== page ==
The Real Reason the Fed Didn’t Raise Rates!

Instead of taking its chance to continue normalizing monetary policy last week, the Fed didn’t do jack-squat. I say “continue” because they started to normalize policy when they stopped buying bonds back in October.

As of last week, the federal funds rate is still at 0%, and they’re keeping their balance sheet intact to reinvest maturing securities on their books. They didn’t do a damn thing to raise rates to a reasonable or normal level.

We all know why they haven’t. The economy is still too fragile and needs accommodative financial conditions.

What Killed the Middle Class?

Today real incomes of the middle class are 5% lower than they were in 1970 and 12.4% lower than in 2000… when they peaked! How could this be?

In our new infographic What Killed the Middle Class?, we take a look at some shocking numbers to show how bad it’s become and what has been fueling this middle-class revolt.



But if our economy can’t handle a measly quarter point hike without a major calamity… they may have a point. Because frankly, it probably can’t.

The Fed needs news of a sound economy to raise rates. But they can’t find it here, and they can’t find it elsewhere. In the U.S., monthly reports depict an economy growing at a tepid rate, at best (and we know the bigger picture when it comes to the stock market and downward demographic trends). Meanwhile, Greece and Europe are in trouble, China’s stock market is in a major bubble and geopolitical troubles abound.

No one wants to stir the pot, because at this point, touching it might just cause it to bubble over.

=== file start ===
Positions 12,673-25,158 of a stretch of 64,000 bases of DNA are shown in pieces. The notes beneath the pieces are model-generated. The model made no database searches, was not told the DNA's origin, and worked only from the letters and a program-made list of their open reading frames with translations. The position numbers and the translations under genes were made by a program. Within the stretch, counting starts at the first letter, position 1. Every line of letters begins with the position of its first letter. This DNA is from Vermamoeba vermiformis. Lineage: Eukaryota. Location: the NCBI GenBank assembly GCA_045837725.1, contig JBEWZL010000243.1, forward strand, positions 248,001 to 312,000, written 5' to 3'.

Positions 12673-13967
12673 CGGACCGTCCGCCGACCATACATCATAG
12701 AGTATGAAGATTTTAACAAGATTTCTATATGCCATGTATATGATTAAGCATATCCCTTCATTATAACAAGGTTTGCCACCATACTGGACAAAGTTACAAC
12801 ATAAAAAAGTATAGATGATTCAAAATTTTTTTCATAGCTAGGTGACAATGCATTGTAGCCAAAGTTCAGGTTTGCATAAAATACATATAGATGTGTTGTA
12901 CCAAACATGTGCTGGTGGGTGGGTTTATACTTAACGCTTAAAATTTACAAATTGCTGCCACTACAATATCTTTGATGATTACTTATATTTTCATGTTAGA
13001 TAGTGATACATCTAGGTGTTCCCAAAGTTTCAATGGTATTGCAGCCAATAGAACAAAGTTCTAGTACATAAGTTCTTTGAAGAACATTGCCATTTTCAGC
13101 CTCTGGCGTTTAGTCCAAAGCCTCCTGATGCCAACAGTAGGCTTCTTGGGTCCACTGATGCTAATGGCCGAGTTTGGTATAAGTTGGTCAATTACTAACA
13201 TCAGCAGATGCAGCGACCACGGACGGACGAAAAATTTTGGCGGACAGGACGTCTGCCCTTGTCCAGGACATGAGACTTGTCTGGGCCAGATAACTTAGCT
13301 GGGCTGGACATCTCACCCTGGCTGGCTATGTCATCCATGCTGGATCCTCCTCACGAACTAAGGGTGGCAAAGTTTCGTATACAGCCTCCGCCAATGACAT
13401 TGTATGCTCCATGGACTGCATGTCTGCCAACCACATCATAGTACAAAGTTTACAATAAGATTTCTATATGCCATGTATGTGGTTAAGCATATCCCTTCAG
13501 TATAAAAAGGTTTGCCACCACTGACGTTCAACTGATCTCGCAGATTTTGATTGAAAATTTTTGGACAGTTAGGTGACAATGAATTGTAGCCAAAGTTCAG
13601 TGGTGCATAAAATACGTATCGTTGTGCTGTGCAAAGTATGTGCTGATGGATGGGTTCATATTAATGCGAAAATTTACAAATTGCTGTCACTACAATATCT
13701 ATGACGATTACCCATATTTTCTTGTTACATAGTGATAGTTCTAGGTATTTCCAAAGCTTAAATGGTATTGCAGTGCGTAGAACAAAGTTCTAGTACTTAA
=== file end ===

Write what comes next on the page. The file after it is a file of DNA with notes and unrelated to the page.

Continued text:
And that’s all there is to it: The Fed doesn’t want to be blamed for a market collapse. Better for them, they don’t need to. They just have to wait and let one of the other many catalysts do the job for them.

They’re all talk and no action. For bond traders, that’s really okay. They’re the ones that have the ultimate say in where yields go, not the Fed. And they won’t be waiting on the Fed to act.

So in the meantime, economic data will continue to drive the markets, and speculation will continue as well. This is good news for those seeking continued volatility in the interest rate markets. That means Dent Digest Trader subscribers will have plenty of opportunities to profit from this volatility between now and the next Fed meeting.

Lance Gaitan


Lance Gaitan
Editor, Dent Digest Trader

Categories: Central Banks

About Author

Lance Gaitan graduated from Franklin University in Columbus, OH with a degree in Finance. After graduating and working as an auditor for an insurance administrator as a number of years, he attained his securities license. He then went to work as a broker for a small firm and during the mid-1990’s Lance managed the futures trading desk for Piper Jaffray, a large regional brokerage firm based in Minneapolis. After migrating to Florida in early 2000, Lance founded a futures trading firm, GSV Futures, specializing in retail commodity trading strategies. Lance sold that business in 2006 and joined Harry Dent, Jr. and Rodney Johnson at Dent Research shortly thereafter.